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The Galapagos BIG15

NAZCA BOOBY

Boobies have similar feeding strategies, but they tend to compete very harshly for nesting areas, particularly the Nazca booby (Sula granti). Some scholars argue they are a subspecies of the masked boobies, although a 2002 study provides genetic evidence that the Nazca booby is indeed a separate species, diverging from the masked booby around 400,000-500,000 years ago. It most obviously looks different from the masked booby by having a shorter, flatter orange rather than yellow beak. This largest booby present on the Galapagos, covered in snow-white plumage and with black feet, is the most violently competitive Darwinist among them all. They are bad neighbours, both to their own species, and to their cousins, the blue-footed boobies.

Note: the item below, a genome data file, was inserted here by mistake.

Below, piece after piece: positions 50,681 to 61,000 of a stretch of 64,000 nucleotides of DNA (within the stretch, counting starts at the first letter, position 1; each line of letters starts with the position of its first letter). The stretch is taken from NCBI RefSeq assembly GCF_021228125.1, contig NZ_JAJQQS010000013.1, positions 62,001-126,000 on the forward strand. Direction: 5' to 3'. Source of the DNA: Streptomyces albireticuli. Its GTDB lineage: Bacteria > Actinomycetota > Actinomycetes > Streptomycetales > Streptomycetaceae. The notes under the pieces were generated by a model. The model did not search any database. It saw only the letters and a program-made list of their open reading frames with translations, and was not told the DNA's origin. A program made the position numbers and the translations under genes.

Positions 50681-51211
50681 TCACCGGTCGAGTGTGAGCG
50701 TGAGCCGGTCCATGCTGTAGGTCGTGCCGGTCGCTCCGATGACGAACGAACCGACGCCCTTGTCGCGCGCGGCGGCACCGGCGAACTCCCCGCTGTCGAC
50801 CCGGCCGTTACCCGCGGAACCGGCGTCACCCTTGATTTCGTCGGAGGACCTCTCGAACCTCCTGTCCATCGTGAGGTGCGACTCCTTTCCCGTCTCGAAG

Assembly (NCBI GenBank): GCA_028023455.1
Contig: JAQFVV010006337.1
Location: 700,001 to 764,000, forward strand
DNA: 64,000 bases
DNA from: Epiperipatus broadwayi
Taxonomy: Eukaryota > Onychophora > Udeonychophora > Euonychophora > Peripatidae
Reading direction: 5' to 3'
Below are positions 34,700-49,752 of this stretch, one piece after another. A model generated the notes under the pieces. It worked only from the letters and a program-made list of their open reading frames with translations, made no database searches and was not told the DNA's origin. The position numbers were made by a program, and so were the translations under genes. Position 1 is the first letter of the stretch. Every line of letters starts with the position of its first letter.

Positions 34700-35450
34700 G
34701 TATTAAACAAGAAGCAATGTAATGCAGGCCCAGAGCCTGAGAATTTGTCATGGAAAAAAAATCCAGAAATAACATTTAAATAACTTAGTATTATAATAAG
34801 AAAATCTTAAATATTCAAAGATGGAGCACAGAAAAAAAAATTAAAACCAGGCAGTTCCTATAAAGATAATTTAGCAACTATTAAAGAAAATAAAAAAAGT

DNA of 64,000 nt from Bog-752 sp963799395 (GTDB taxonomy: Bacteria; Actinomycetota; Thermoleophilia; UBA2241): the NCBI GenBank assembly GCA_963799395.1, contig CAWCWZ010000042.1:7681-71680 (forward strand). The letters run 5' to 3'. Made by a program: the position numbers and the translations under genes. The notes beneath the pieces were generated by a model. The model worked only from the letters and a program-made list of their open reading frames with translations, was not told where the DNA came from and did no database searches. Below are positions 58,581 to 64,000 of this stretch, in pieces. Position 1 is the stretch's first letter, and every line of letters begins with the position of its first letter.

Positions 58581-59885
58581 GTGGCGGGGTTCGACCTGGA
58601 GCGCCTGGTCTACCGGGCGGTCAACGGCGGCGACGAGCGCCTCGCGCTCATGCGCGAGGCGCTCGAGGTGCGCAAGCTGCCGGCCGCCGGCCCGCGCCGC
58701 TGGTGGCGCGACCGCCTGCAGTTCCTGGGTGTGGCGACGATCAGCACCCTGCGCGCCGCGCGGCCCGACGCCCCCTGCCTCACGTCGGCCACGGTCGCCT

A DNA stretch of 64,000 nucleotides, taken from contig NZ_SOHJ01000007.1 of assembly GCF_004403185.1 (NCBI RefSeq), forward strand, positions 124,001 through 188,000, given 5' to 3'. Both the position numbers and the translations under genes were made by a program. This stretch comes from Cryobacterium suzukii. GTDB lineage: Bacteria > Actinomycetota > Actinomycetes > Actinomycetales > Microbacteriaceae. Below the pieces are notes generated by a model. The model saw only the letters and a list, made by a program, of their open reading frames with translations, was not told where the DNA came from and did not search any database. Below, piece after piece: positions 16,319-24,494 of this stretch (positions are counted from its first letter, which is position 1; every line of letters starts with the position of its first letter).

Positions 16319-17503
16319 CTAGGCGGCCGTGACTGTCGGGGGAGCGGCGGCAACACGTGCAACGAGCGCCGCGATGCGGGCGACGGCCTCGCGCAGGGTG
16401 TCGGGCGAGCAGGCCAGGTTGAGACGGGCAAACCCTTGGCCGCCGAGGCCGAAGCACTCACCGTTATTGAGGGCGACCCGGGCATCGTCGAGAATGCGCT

These birds mainly nest along the shoreline, up to 100 metres (300 feet) inland on Genovesa. Hatchlings regularly commit siblicide, mostly by pushing the smaller brother or sister out of the nest, without the parents taking any action. Female Nazca boobies do lay two eggs four to five days apart so that, if the first is broken or eaten, the second may yet produce an offspring. When flying, they can be identified by the black wing and tail feathers. Despite the toughness of its competitive life, it is also listed as non-threatened, with a population estimated at around 30,000, but its global number is estimated to be declining. They can be seen on Genovesa, EspaƱola, and Floreana.


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